Readers of JUCM News may recall that, for the most part, patients have been putting off annual physicals, follow-up exams for chronic conditions, and well-child visits since the COVID-19 pandemic took hold in the U.S. However, new data from the CDC show that too many patients also avoided care for immediate needs. Over a 10-week period at the start of various state stay-at-home recommendations, 20% fewer patients sought care for what ended up being heart attack or stroke, compared with representative periods before the pandemic. For acute diabetes-related concerns, 10% fewer sought care. While this CDC study did not track associated mortality, other studies have shown that increased mortality in New York City during the pandemic period exceeded deaths associated with COVID-19 by as much as 20%; in other words, if 100 more patients died in a given week than would have been expected to die before the pandemic, 20 would have expired from something other than coronavirus. Bear in mind that the CDC data reflect patients suffering chest pain, classic signs of stroke, or symptoms of hypoglycemia. Imagine how many of your patients have been avoiding care for lower-acuity, but urgent, lacerations, contusions, orthopedic issues, or sore throat. These patients could have been treated efficiently in urgent care. As discussion of a “second wave” picks up, stress to patients that your urgent care center stands ready to help with immediate care needs, and that you will follow all relevant guidelines to assure their safety (and the safety of your team).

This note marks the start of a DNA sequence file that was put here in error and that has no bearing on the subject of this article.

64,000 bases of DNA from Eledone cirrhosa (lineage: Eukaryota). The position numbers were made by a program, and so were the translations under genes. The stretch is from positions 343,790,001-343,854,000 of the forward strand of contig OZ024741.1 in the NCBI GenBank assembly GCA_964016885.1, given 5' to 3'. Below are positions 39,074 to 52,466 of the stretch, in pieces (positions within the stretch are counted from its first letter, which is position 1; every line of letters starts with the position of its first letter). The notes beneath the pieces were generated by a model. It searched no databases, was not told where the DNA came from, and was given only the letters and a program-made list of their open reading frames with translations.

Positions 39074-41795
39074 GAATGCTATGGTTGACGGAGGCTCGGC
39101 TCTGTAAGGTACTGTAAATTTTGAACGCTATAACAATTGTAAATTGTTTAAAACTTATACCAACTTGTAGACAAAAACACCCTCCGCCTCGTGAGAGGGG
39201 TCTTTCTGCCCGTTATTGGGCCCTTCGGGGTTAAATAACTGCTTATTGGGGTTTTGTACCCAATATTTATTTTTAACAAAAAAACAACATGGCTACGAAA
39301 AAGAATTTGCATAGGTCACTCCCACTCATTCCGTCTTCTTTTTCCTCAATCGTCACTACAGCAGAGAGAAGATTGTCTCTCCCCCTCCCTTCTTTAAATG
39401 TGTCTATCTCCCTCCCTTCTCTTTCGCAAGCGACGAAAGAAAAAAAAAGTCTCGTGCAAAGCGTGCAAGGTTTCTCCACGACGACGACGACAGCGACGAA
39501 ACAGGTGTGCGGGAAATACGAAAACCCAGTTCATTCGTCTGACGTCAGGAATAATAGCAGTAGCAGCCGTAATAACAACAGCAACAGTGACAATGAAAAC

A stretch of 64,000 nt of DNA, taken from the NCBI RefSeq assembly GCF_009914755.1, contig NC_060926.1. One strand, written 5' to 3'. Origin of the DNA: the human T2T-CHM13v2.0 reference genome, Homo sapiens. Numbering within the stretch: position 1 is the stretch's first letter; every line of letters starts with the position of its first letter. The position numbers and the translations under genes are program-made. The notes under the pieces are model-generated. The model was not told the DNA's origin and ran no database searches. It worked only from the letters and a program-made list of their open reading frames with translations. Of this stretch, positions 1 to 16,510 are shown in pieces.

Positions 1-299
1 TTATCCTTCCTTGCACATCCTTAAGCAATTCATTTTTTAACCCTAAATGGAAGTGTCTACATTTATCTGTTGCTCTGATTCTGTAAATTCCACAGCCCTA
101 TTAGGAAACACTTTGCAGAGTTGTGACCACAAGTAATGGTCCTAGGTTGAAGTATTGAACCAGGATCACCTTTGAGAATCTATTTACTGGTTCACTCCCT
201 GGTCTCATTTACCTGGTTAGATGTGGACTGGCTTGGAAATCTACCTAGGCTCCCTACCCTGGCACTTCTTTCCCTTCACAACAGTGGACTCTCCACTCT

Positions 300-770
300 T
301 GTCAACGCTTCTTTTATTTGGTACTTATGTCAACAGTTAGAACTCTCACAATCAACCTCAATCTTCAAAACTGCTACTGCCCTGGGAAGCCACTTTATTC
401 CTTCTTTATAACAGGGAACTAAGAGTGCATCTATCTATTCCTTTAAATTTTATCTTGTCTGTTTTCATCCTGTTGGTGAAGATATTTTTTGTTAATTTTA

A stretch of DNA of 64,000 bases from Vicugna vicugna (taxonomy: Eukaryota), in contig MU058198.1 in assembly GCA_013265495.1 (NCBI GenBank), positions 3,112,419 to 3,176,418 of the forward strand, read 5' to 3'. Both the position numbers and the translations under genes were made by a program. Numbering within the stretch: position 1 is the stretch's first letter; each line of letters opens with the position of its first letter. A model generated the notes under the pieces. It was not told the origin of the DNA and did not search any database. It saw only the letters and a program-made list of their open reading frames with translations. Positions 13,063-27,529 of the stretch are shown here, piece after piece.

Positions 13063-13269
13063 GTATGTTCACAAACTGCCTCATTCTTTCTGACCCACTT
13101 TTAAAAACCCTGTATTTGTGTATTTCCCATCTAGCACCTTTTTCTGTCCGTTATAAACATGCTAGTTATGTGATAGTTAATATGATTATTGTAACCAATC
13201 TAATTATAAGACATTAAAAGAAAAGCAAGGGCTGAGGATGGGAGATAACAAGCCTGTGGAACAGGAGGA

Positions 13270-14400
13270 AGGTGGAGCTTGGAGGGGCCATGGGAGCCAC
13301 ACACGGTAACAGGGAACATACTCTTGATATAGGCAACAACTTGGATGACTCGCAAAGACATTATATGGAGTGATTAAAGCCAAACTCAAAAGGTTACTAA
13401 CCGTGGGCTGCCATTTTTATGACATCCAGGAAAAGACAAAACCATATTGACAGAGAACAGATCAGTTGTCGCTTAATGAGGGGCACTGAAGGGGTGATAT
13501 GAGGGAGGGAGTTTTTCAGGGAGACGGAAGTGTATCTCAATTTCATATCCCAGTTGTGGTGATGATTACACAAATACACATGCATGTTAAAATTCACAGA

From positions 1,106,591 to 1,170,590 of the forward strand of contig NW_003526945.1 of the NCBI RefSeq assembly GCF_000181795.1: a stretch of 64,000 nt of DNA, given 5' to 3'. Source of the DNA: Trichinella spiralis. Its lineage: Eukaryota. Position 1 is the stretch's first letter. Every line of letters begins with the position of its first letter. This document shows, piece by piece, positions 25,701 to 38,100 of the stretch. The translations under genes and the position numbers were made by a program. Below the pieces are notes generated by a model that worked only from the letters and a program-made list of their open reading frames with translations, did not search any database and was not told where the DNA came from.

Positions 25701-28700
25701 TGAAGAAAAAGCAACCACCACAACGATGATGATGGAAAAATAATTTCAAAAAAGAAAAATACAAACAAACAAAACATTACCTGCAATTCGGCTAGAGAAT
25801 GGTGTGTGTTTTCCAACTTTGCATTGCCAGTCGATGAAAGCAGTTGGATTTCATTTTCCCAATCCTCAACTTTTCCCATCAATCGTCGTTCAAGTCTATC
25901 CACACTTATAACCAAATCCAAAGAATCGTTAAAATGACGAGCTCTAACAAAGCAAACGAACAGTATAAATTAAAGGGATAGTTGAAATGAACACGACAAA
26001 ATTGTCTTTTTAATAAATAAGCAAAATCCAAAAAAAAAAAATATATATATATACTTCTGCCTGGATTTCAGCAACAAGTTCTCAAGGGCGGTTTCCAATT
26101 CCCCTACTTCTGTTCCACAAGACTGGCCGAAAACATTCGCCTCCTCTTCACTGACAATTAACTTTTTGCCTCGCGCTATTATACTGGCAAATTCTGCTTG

New CDC Data Paint a Dark Picture of Patients Neglecting Needs for Immediate Care
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